It is generally accepted that emission from heated dust produces the steep far-infrared continua of Seyfert 2's and the IRAS warm galaxies. It is also generally acknowledged that the rapidly variable infrared emission in the BL Lacs and optically violently variable quasars must be produced by non-thermal processes. Both thermal and non-thermal emission evidently occurs in nature, in objects of comparable luminosities. The controversy over the nature of the emission in radio-quiet quasars is thus not over whether either emission process is physically possible or plausible. Both are, and both are probably present at a significant level in all objects. The question is simply which happens to predominate in radio-quiet quasars.
In most optically selected quasars, the 1-100µ infrared luminosity comprises 10-50% of the bolometric luminosity (Sanders et al. 1989). Since the energy liberated per octave in radius in an accretion disk scales as r-1, the high relative infrared luminosity requires that the ultimate source of energy for the infrared radiation be within a few times the inner radius of the accretion disk. If the infrared radiation is emitted from a region comparable in size to that of its energy source, it must be nonthermal: blackbody limits on the source size at 1 µ and at 60 µ are respectively > 0.1 pc and > 100 pc for the most luminous sources in figure 1a and > 0.003 pc and > 10 pc for the least luminous. If the infrared radiation is thermal, and therefore emitted at large radii, it must be reprocessed energy transported to the emission radii by radiation or by mechanical means (e.g., a jet).
Dust heated locally by stars may contribute to some of the infrared emission from quasars. It is unlikely, however, that this dominates in the majority of sources. For stars to produce the typical infrared luminosity of 1013 L = 0.5 M c2 yr-1 would require a star formation rate of at least 500 M yr-1 (this lower limit assumes that only massive O stars are formed; a normal IMF would require a rate approximately 10 times higher). Over the ~ 108 yr lifetime of a quasar, > 5 x 1010 M of gas would have to be processed in massive stars. Dust would form from the metals produced. So much gas and dust, pushed to high latitudes by supernova explosions, would inevitably absorb and reradiate much of the luminosity from the central source. But the optical and ultraviolet radiation from quasars, variable on timescales 10 yr (Usher 1978) must come from such a central relativistic source. Since its luminosity is comparable to the infrared luminosity, we conclude that reradiation from gas and dust heated by it would necessarily be at least comparable to anything contributed by stars. In what follows we therefore ignore the heat input from stars, except insofar as they provide a natural minimum dust temperature 25 K.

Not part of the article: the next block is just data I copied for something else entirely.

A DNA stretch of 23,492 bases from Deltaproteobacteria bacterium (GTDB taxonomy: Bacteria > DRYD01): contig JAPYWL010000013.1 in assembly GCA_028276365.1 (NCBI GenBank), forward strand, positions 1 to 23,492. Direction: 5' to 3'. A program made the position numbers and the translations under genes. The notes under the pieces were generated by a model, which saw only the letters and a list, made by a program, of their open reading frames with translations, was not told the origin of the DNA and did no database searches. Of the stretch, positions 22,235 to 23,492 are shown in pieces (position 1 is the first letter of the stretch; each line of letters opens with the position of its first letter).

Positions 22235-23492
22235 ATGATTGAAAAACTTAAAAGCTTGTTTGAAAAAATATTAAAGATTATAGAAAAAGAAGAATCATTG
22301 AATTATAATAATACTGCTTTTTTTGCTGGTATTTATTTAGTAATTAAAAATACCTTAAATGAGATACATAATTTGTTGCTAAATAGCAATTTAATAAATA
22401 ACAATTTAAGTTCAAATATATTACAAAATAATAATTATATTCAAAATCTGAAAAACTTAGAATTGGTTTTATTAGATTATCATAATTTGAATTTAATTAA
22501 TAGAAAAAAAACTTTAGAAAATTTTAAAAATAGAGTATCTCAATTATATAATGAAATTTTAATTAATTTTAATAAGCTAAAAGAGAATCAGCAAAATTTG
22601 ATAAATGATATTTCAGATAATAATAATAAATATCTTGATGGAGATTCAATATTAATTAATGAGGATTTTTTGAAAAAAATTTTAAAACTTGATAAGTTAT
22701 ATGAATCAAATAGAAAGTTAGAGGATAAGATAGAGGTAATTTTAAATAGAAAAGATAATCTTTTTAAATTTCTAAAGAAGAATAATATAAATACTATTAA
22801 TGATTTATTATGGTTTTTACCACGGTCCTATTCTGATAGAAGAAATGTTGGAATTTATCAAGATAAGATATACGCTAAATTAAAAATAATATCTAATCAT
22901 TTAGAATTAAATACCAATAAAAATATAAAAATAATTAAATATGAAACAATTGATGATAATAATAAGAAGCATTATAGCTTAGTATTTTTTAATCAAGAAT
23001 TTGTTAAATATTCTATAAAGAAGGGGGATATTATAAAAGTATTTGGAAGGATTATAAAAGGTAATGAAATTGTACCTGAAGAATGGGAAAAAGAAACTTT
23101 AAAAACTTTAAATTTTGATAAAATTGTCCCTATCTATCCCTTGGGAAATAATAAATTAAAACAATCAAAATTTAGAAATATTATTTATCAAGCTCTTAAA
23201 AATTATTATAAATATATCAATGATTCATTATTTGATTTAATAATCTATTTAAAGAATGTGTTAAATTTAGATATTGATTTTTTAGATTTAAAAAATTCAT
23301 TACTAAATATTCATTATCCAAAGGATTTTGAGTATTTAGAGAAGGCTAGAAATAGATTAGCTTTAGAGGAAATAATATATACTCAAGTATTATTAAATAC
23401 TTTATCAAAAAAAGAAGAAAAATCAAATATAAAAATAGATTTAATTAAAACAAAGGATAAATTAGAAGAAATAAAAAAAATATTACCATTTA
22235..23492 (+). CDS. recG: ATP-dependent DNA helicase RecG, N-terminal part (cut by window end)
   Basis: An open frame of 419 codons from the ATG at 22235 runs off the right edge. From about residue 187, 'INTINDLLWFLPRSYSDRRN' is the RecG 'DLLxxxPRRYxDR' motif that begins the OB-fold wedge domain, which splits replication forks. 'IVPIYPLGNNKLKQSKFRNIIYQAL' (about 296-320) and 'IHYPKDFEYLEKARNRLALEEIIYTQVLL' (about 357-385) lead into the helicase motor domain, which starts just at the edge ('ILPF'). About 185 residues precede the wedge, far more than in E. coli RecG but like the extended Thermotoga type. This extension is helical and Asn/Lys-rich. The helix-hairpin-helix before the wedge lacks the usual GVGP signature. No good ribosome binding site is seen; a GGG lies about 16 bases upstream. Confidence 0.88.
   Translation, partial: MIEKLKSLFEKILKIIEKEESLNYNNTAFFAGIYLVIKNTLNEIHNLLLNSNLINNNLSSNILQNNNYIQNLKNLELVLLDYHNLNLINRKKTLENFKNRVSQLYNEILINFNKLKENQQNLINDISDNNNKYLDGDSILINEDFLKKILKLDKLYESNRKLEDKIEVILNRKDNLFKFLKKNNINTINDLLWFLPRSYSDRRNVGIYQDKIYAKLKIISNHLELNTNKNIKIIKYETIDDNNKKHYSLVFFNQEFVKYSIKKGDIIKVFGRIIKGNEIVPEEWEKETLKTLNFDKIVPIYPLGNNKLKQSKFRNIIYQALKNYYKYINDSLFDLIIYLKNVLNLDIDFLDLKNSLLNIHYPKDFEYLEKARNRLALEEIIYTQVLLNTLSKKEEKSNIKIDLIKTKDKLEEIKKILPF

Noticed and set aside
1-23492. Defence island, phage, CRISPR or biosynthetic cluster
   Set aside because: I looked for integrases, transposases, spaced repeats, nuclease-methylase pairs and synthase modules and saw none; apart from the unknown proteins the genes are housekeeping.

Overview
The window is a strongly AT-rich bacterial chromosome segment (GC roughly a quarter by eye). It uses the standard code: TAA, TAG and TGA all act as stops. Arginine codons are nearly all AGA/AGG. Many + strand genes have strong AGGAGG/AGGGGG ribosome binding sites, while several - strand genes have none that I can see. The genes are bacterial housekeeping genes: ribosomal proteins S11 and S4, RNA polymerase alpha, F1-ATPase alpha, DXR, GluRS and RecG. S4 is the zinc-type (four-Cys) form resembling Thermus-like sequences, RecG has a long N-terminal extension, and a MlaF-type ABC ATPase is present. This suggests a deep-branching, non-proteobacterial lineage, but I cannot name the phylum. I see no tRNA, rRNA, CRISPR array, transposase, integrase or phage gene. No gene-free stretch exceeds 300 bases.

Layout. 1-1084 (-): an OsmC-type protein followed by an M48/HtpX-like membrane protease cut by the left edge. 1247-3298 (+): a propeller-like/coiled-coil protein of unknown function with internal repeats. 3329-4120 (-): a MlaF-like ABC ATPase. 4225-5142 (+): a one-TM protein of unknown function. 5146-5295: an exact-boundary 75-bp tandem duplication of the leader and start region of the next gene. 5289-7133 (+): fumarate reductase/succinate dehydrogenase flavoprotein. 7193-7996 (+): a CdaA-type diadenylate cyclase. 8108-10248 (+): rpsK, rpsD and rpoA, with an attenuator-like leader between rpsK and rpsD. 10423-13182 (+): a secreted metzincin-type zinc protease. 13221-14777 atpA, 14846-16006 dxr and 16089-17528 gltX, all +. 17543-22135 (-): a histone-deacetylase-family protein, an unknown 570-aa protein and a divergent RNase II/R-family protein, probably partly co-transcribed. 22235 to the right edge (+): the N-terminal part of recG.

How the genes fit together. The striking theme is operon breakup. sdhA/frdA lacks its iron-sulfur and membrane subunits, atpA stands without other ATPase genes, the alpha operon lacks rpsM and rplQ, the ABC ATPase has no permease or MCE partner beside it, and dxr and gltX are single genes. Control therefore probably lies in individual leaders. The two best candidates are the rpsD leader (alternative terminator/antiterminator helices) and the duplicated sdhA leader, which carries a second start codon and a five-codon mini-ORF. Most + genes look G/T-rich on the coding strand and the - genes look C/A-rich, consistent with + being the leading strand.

Quasars and Seyfert galaxies appear to be located in galaxies amply supplied with interstellar medium. The disks of gas and dust in normal galaxies exhibit warps on all scales, and would intercept and re-radiate ~ 10% of the luminosity from a central source. Several lines of evidence suggest that the warps are even more severe in Seyferts and quasars, so that an even larger fraction of the central luminosity would be reradiated. Provided most of the reradiating material is located in an optically thick disk, the central source will never appear absorbed or reddened - either we have a clear line of sight, or the source is entirely occulted. This picture is thus consistent with the absence of reddening or absorption by broad emission line clouds in quasars.
We describe below the opacities and physical state of gas in the disks at distances from 10-3 pc to 104 pc from the central source. Dust grains can form and grow in the disk within 1 pc. At much smaller radii, however, even graphite grains will sublimate. When this occurs, the gas loses its primary coolant, and heats until it reaches a new thermal equilibrium at 104 K. The superposition of emission from radii inside and outside this transition point naturally explains the minimum in L at = 1014.5 Hz observed in most quasars. The characteristic scale length of dust in galaxies (~ 2-10 kpc) naturally explains both the frequency and steepness of the drop in L at = 1014.5 at 1012 Hz. The normalization of infrared luminosity relative to the UV and X-ray luminosities of quasars is consistent with expected covering factors and space-densities. Free-free emission from the photoionized zones on the illuminated surfaces of the disk naturally provides a flat-spectrum radio flux comparable to that observed in many quasars (Antonucci & Barvainis 1988), and may contribute to the optical continuum emission. It appears therefore that the emission at wavelengths 1-1000 µm from Seyfert galaxies and quasars other than OVV's is naturally explained as thermal reradiation from the nuclear disk and the interstellar medium of the host galaxy. Although non-thermal emission from the central source may contribute in some objects at some times, a significant contribution from thermal emission seems unavoidable.